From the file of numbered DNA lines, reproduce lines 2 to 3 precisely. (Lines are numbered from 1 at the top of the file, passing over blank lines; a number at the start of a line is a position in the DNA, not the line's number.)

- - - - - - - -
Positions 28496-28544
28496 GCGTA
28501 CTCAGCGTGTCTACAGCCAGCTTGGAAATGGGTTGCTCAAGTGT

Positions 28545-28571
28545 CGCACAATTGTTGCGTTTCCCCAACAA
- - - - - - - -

28496 GCGTA
28501 CTCAGCGTGTCTACAGCCAGCTTGGAAATGGGTTGCTCAAGTGT